IBM Telco 2015 Exec Briefing
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IBM Telco 2015 Exec Briefing Document Transcript

  • 1. Return to the Newsletter IBM GLoBaL BusIness servIces Executive Summary IBM Institute for Business Value Telco 2015 Five telling years, four future scenarios Fundamental structural challenges in the telecommunications industry – declining fixed-line telephony, saturated mobile markets in industrial- Overview ized countries, and threats from disruptive cost/revenue models of new The telecommunications industry was entrants – have been exacerbated by the global economic crisis. Growth already in the midst of a redefining shift in in mobile communications accounted for much of the industry’s success consumer preferences, business models and infrastructure development prior to over the past several years, but showed signs of slowing even before the the global economic crisis. Faced with current economic crisis. Mobile broadband growth, enabled in part by structural challenges in declining voice the increased adoption of smartphone and netbook devices, is encour- revenues, a maturing mobile industry and aging. But it is unlikely to compensate for voice revenue losses as the increased competition from new entrants, the industry finds itself in dire need of new industry faces significant pressure to continue large investments in models for growth. But a number of key ultra-fast mobile and fixed broadband capabilities to meet the rapidly variables cast a cloud of uncertainty growing use of complex, rich content and data. This is amidst a around the industry’s future requiring telecom providers to prepare for several challenging funding environment and regulatory uncertainty. possible scenarios and outcomes. To cope with these challenges and sustain profitable growth, telecom providers will have to prepare for a range of possible scenarios that will largely be determined by how they respond to two key variables: Addressable market growth – To what extent will the industry expand or contract both in terms of revenue and scope of services? The dominant competitive/integration model – What is the long term viability of the vertically integrated model as “Over the Top” (OTT) providers, device manufacturers, other new entrants and government / municipality broadband initiatives fragment the marketplace? Telecommunications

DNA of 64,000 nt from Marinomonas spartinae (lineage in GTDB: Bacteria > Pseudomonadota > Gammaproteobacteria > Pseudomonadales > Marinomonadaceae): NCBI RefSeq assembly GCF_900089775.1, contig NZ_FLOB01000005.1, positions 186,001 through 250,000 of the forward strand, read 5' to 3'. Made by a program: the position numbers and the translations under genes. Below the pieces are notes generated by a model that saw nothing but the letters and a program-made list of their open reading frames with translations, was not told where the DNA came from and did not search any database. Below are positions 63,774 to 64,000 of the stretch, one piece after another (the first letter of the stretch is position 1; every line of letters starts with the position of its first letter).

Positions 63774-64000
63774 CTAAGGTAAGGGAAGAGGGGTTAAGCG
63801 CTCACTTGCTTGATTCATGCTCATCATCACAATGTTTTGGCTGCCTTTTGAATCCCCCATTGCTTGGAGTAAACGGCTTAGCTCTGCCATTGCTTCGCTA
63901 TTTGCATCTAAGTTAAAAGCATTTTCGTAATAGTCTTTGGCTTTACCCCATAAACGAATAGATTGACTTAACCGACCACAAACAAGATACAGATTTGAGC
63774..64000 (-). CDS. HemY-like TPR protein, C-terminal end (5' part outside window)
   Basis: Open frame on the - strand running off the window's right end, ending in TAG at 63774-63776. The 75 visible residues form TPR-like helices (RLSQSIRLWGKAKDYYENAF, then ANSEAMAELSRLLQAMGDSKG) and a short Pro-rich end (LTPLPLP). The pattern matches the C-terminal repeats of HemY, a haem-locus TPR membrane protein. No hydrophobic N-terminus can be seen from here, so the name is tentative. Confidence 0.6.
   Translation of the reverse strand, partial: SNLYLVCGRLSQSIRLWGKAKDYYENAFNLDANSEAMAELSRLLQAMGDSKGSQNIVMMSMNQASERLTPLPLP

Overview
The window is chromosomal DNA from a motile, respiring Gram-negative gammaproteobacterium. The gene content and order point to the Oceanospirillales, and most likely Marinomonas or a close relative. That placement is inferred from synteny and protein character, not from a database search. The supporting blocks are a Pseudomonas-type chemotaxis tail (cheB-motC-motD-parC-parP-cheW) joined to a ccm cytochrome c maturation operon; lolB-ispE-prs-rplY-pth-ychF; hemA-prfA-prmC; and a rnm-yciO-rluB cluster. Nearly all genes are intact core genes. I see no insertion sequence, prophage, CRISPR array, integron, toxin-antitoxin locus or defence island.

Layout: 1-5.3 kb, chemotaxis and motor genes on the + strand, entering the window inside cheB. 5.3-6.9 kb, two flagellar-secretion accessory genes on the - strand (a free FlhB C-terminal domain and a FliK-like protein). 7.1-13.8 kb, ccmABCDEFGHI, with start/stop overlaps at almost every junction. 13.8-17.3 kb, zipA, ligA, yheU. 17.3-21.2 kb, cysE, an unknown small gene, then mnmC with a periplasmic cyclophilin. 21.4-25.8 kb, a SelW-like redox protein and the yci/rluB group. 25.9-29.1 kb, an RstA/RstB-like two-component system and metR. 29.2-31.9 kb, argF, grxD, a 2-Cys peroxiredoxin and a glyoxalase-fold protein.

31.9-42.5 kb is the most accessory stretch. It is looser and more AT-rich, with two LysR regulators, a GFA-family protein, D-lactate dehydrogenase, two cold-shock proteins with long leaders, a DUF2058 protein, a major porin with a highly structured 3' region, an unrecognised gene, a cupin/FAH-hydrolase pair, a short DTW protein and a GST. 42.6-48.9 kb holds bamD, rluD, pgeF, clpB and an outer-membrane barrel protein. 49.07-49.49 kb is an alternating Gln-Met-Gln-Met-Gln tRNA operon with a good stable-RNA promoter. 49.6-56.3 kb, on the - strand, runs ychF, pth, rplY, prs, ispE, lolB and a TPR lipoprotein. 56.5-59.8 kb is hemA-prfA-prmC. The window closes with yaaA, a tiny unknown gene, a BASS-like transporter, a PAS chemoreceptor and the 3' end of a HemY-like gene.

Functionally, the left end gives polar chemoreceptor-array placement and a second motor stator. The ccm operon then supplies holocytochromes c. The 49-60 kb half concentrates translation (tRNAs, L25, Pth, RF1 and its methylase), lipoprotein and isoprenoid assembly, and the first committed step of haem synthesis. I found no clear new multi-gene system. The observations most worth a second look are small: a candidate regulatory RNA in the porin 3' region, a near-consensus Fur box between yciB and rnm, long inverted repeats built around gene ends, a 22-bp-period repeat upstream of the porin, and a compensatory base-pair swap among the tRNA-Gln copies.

• 2. IBM GLoBaL BusIness servIces Executive Summary The confluence of these two variables produces four scenarios likely to emerge over the next five years: Clash of Giants Generative Bazaar Telco OTT Customer Customer Spectrum Spectrum Passive Passive Telecom service Content/OTT Industry provider/VNO provider verticals infrastructure infrastructure Expanding Active Active network network Net co-op Netco Netco Support Support infrastructure infrastructure Retail Retail Customer/ Others (e.g., Public services channels channels communities M2M/H2M) Devices Devices Customer Customer Addressable market Customer Customer Survivor Consolidation Market Shakeout Spectrum Passive Active Passive infrastructure Spectrum infrastructure network Active network Support Retail Contracting/stagnant Devices Support infrastructure infrastructure channels Retail channels Devices Brand Brand Customer Customer Customer Concentrated/vertical Fragmented/horizontal Source: IBM Institute for Business Value. Figure 1: Telecom industry scenarios. • Survivor Consolidation: Reduced consumer spending leads to revenue stagnation or decline. Advanced market operators have not significantly changed their voice communications/closed connectivity service portfolio and have failed to expand horizontally or into new verticals. Lack of growth triggers consolidation for survival. • Market Shakeout: Under prolonged economic downturn, investors force carriers to disaggregate assets into separate businesses with different return profiles and retail brands emerge to aggregate and package services from disaggregated units. The market becomes further fragmented by government/municipality initiatives to extend ultra-fast broadband to gray areas, as traditional infrastructure invest- ment concentrates in densely populated areas. Operators look for growth through horizontal expansion and premium connectivity services sold to application and content providers as well as businesses and consumers.